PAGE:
Locally recognized as the Best Place to Take the Kiddos, the El Paso Zoo sits on 35 acres of fun and adventure. Bigger and better than ever, the El Paso Zoo is an expansive green space that is home to exotic animals from around the world and features family attractions such as the African Star train and the Hunt Family Desert Spring. Accredited by the Association of Zoos & Aquariums (AZA), the El Paso Zoo celebrates the value of animals and natural resources and creates opportunities for people to rediscover their connection to nature. For more information, visit elpasozoo.org. For news and exclusive content, follow us on Facebook (www.facebook.com/elpasozoo) and YouTube (www.youtube.com/user/theelpasozoo).
El Paso, Texas (May 7, 2013) The El Paso Zoo announces the re-opening of the Animals of the Spanish Explorers exhibit at the Cisneros Paraje. The grand re-opening of the exhibit will take place on Saturday, May 11 which will include a live history presentation featuring various Spanish Colonial characters. Guests will also have the opportunity to participate in activities of the time and learn what paraje life was like from 11 a.m. - 3 p.m. on Saturday.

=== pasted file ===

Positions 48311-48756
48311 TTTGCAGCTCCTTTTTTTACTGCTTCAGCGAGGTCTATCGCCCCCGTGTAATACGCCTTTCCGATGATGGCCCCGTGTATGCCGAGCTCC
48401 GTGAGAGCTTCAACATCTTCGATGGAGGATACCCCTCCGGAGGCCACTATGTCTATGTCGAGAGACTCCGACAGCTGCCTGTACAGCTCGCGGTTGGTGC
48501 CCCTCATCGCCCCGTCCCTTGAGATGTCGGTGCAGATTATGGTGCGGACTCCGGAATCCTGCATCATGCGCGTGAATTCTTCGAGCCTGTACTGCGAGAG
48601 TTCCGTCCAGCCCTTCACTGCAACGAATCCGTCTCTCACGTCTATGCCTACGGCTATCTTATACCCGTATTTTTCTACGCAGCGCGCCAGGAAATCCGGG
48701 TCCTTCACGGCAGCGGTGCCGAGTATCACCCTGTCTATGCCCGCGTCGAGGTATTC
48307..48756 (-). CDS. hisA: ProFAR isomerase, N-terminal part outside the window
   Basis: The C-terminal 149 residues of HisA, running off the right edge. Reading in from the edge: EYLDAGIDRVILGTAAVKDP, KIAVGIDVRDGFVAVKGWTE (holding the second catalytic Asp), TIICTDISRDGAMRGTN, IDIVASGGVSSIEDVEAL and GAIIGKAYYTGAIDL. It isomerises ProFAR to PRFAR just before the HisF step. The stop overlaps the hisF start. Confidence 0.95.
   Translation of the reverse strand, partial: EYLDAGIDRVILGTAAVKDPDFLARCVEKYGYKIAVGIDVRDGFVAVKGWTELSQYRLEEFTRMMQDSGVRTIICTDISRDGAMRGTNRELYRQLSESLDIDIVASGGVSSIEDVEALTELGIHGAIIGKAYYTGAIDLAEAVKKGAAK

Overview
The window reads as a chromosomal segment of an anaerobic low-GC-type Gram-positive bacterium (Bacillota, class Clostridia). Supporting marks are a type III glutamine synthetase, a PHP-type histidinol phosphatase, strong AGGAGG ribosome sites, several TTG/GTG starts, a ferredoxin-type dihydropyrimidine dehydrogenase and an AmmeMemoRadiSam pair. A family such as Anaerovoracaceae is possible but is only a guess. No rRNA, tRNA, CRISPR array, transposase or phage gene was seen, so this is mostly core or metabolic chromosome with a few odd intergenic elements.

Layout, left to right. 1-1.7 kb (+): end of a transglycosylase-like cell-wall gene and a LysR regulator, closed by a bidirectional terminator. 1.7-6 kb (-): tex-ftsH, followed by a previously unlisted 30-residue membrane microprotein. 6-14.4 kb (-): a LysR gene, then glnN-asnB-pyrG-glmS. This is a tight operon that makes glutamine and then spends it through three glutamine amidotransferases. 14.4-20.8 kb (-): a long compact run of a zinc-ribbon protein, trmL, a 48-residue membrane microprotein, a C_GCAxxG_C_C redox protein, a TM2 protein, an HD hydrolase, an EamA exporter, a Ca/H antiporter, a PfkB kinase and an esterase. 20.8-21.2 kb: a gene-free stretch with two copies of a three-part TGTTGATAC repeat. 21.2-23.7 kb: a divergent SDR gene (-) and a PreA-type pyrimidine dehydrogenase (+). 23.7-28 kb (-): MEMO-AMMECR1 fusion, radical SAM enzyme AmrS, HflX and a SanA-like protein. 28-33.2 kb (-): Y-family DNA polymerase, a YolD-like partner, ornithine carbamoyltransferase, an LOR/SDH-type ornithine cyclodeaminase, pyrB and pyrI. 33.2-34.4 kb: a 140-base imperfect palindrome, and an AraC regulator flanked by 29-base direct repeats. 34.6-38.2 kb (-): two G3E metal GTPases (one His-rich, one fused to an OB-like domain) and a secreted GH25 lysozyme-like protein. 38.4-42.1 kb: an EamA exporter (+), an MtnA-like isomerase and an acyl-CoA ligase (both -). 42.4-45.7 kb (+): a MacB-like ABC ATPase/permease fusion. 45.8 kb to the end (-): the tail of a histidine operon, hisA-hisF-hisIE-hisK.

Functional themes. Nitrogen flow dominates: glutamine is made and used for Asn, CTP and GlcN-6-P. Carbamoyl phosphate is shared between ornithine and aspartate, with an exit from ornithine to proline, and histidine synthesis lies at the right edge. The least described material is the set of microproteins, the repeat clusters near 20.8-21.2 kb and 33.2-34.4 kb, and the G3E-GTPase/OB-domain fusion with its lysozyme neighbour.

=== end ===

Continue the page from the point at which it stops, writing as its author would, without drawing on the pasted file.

The exhibit was originally opened in 1996 and has now received improvements including the addition of domestic breeds of livestock animals and artifact replicas from the 1600’s and 1700’s. The objective of the exhibit is to help guests imagine what life was like for early explorers traveling through El Paso along the Camino Real. Animals in the exhibit include five domestic breeds of livestock animals, some listed as a heritage breeds in danger of disappearing. Animals include Ossabaw Island hogs, Spanish goats, a Mexican burro, Navajo-Churro sheep, and Santa Cruz Island sheep. Learn more about our local history.